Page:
During his time producing Doctor Who, Nathan-Turner wrote two books about the programme, Doctor Who: The TARDIS Inside Out (1985)[11] and Doctor Who: The Companions (1986).[12]


Criticism of his production decisions was wide-ranging, from employing too many back-references (thereby limiting the scriptwriters, and confusing the casual viewer), to employing excessive violence in Colin Baker's 1985 season,[13] to his hostility to using writers and directors from the show's past, and in the casting of guest stars best known for roles from light entertainment rather than from drama (including Rodney Bewes, Beryl Reid, Richard Briers, Ken Dodd and Hale and Pace). However, Patrick Mulkern of Radio Times argued that "John Nathan-Turner should be applauded for enticing big-name guest stars and his 'stunt casting' of actors in wildly inappropriate roles often pays off", although he cited Briers as an example who was "shockingly bad".[14]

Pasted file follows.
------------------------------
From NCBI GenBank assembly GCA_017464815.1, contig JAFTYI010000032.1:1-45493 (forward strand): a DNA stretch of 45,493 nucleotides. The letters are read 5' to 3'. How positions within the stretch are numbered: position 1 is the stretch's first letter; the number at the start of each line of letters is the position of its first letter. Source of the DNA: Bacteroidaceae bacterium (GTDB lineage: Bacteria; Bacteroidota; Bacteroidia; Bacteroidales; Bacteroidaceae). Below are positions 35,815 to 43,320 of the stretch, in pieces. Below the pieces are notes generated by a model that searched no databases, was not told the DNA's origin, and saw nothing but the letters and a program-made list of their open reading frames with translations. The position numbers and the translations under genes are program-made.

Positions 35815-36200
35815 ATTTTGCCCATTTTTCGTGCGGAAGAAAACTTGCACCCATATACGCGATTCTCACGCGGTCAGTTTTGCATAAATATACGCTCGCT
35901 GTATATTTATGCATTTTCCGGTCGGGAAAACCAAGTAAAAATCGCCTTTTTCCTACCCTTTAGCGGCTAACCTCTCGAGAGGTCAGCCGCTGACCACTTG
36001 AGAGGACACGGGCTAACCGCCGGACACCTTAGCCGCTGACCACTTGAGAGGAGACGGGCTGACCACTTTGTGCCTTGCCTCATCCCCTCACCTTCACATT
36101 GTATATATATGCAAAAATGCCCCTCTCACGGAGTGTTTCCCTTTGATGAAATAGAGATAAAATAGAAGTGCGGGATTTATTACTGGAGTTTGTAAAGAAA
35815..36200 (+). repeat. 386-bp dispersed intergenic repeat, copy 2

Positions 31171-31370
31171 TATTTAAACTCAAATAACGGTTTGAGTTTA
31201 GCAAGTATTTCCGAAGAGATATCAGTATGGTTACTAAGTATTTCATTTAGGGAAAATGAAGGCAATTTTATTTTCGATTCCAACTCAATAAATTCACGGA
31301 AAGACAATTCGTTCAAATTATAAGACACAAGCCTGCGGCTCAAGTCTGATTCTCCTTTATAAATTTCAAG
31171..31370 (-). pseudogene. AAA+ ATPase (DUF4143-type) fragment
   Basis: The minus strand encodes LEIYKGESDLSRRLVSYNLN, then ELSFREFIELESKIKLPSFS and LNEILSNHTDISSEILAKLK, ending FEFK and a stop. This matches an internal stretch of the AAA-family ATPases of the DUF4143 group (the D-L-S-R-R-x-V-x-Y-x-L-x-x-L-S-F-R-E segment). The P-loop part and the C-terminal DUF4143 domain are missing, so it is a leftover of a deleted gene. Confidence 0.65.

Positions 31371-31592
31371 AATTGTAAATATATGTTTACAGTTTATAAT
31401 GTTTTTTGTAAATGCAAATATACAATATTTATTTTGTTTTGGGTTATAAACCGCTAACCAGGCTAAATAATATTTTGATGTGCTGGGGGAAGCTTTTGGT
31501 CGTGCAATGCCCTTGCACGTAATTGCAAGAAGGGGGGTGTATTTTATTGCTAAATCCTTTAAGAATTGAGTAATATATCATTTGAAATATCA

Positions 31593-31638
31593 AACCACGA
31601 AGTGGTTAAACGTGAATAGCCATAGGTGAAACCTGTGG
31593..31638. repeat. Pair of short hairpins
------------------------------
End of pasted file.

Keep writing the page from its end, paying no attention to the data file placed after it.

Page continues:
He was criticised for the casting of companions purely as gimmicks: the character Tegan Jovanka (an Australian air-stewardess played by Janet Fielding) was introduced solely to curry favour with viewers in Australia; whilst Peter Davison reported that the American character Peri Brown (played by Nicola Bryant) was introduced only in an attempt to endear the show to American viewers. Davison has said Nathan-Turner's decision to introduce an American companion merely to appeal to the American market was one of his reasons for leaving the show, as he felt it was wrong for the series, but led to his realising that – despite being its star – the direction of the series was out of his control, and he could do nothing about decisions he disagreed with.[15]